Cultural Artefact: Electricity


Tasmania's first European settlers used water to power most of their myriad flourmills for almost a century. Not surprisingly, when they embraced the new technology of electricity in the 1880s (ahead of most of the industrially developing western world) to light their towns, mines and factories, they frequently installed small hydro-electric schemes.


The promise the island's 900-million tonne annual rainfall-fed waterways offered was only recognised after rapid advances in electrical transmission technology prompted the University of Tasmania's Professor of Mathematics & Physics, Alexander McAulay, to design in 1905 a major hydro-electric scheme based on the Central Plateau's Great Lake. Six years later, a Melbourne-based metallurgist-entrepreneur, James Hyndes Gillies, began to build McAulay's Great Lake scheme in order to commercialise a new electrolytic zinc- making process he had invented.

When Gillies' Hydro-Metallurgical Company Pty Ltd went broke in 1914, the Tasmanian government took over the scheme, and its newly created Hydro-Electric Department (HED) completed it in 1916. The capital cost was largely met by a thirty-year bulk power supply contract negotiated with the Broken Hill-based Amalgamated Zinc for the manufacture of zinc at Risdon. The HED also aggressively marketed electricity to Hobart households and shops, Hobart Council and Hobart Tramways. During the 1920s there was a steady growth in demand from industrial and retail consumers, and the HED's distribution system was gradually expanded to include population centres around the state.

In 1929 the HED was reconstituted as the Hydro-Electric Commission (HEC) and given far-reaching powers to exploit the state's waterways, take over municipal schemes, regulate electrical tradesmen, installations and appliances, and raise government-backed loans to fund future capital development. By the late 1930s most households on the mainland of Tasmania were connected to electricity. When several big companies moved into the state to process its rich native timber resources, the HEC was compelled to begin building a second major hydro-electric scheme, based on the waters of the River Derwent system.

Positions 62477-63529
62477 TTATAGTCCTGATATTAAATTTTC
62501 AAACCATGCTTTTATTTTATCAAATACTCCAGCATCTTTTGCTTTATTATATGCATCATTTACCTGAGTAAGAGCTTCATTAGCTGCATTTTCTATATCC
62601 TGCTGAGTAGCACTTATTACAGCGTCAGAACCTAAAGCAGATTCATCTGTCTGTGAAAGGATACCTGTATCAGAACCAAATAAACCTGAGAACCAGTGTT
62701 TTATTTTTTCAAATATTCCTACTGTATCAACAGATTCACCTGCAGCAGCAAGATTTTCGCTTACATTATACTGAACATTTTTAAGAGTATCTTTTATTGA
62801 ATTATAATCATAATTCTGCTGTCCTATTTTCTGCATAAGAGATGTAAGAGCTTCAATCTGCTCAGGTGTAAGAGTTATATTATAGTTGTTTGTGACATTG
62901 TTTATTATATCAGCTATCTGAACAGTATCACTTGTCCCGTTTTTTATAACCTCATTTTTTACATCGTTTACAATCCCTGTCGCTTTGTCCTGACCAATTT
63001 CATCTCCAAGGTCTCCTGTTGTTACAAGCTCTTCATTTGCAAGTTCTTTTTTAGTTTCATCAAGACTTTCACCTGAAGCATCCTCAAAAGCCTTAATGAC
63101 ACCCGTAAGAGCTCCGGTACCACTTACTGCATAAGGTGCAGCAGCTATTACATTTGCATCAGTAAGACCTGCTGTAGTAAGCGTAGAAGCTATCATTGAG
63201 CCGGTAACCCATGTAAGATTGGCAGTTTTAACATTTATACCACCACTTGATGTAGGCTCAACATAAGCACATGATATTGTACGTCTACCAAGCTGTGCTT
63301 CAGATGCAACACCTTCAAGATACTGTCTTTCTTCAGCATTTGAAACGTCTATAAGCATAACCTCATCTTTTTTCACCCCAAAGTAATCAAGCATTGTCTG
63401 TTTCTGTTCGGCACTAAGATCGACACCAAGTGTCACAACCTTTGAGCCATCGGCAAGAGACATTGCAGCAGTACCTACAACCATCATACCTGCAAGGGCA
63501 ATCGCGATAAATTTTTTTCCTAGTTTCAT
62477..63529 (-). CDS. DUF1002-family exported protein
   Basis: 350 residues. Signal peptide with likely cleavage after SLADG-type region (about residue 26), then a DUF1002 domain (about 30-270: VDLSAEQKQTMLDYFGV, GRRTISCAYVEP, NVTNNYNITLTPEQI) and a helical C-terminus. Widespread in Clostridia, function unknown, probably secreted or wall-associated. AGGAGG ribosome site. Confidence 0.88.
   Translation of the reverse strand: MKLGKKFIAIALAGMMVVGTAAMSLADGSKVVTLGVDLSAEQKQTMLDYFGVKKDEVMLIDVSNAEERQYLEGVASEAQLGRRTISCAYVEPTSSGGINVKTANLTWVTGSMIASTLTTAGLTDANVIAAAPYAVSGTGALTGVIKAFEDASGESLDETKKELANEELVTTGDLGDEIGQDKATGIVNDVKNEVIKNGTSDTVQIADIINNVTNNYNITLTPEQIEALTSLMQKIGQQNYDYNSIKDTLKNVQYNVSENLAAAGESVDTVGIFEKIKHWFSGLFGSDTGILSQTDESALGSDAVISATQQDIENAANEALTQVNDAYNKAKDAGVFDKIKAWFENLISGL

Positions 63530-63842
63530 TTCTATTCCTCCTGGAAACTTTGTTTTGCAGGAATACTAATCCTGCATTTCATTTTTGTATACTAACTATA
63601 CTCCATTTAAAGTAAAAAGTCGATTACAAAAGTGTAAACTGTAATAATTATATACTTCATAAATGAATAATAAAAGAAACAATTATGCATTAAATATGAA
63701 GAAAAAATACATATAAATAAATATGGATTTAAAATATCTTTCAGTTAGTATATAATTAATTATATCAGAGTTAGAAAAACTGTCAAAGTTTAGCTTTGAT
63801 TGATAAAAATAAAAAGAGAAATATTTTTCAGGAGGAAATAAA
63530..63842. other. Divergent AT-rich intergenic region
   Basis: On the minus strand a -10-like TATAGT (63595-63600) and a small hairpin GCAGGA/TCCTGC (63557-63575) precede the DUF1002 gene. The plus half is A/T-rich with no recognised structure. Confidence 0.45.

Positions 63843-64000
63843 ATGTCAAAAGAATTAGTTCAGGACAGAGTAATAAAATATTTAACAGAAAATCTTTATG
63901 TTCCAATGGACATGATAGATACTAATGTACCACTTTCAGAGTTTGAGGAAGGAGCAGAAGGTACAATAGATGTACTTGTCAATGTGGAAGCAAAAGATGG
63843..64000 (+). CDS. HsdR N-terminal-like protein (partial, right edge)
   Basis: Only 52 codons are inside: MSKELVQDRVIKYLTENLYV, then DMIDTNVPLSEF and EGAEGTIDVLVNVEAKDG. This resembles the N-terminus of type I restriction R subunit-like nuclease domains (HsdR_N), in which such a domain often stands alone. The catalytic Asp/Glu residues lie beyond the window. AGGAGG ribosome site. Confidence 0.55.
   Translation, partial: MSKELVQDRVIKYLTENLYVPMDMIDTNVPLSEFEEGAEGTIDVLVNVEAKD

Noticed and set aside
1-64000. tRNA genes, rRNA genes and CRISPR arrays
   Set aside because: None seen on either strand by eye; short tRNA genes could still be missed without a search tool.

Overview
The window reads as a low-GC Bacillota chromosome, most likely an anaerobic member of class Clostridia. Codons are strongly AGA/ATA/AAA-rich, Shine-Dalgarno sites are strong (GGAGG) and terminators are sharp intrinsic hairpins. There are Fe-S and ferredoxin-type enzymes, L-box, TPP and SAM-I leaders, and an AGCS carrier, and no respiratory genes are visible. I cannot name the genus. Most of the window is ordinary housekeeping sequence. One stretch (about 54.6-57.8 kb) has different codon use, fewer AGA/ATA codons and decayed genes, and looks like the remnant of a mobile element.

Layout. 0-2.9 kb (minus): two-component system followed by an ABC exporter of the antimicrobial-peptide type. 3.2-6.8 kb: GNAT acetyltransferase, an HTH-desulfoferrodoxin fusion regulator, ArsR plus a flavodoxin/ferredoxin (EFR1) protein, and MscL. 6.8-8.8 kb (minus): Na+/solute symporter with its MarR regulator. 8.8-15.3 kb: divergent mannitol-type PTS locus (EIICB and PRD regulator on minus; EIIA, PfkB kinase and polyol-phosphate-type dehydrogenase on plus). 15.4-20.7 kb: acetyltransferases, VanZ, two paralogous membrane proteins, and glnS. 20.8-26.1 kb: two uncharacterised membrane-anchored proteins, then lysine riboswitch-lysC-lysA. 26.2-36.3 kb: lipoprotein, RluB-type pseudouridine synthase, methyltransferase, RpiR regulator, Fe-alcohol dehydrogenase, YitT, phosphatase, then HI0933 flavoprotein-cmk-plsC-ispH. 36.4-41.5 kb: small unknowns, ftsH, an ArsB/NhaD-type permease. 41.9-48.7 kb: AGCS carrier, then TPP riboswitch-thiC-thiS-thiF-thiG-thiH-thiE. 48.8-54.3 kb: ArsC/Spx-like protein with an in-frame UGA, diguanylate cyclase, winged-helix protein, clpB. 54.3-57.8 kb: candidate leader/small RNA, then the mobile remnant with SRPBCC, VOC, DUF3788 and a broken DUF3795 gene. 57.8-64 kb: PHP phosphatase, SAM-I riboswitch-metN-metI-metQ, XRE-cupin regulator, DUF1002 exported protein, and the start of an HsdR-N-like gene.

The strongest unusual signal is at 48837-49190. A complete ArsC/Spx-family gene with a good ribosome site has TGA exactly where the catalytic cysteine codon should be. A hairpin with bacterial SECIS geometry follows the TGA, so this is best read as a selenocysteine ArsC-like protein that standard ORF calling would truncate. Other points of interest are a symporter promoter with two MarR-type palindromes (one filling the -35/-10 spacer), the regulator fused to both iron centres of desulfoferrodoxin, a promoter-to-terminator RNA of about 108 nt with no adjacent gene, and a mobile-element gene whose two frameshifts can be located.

The HEC's growth into the only statewide electricity utility (and the most powerful government business in the country) was characterised by a uniform system of retail pricing, the construction of some of the largest civil works projects ever attempted in Australia, the employment of a workforce of thousands, and a policy of hydro-industrialisation which saw a series of bulk electricity metal and timber processors settle in the state. It was also marked by public criticisms of its exploitation of waterways traditionally relied on by farmers for irrigation, the unreliability of parts of its regional retail network, and the low pricing regimens of its bulk industrial supply contracts. However, the Hydro consistently employed world-class engineering in all its generation, transmission and distribution works. It became a world pioneer in rockfill dam building and many of its civil works, like the eggshell-shaped concrete Gordon Dam on the Gordon Power Development, were unique.

By 1940 the HEC's belated efforts to remedy a threatened shortfall in generating capacity by building the Derwent scheme had highlighted problems in its senior administration, which became the subject of a government Board of Enquiry. This resulted in a government subsidy aimed at reducing electricity prices in rural areas and re-uniting the design and construction arms of electrical and civil engineering branches. The Commissioner (whom the Board had mainly blamed for the HEC's ills) survived to sack several of his senior executives. In 1967 another shortfall in capacity caused by a prolonged drought forced the HEC to build its only thermal power station, an oil-fired development at Bell Bay, 1969 (which has since been converted to use natural gas).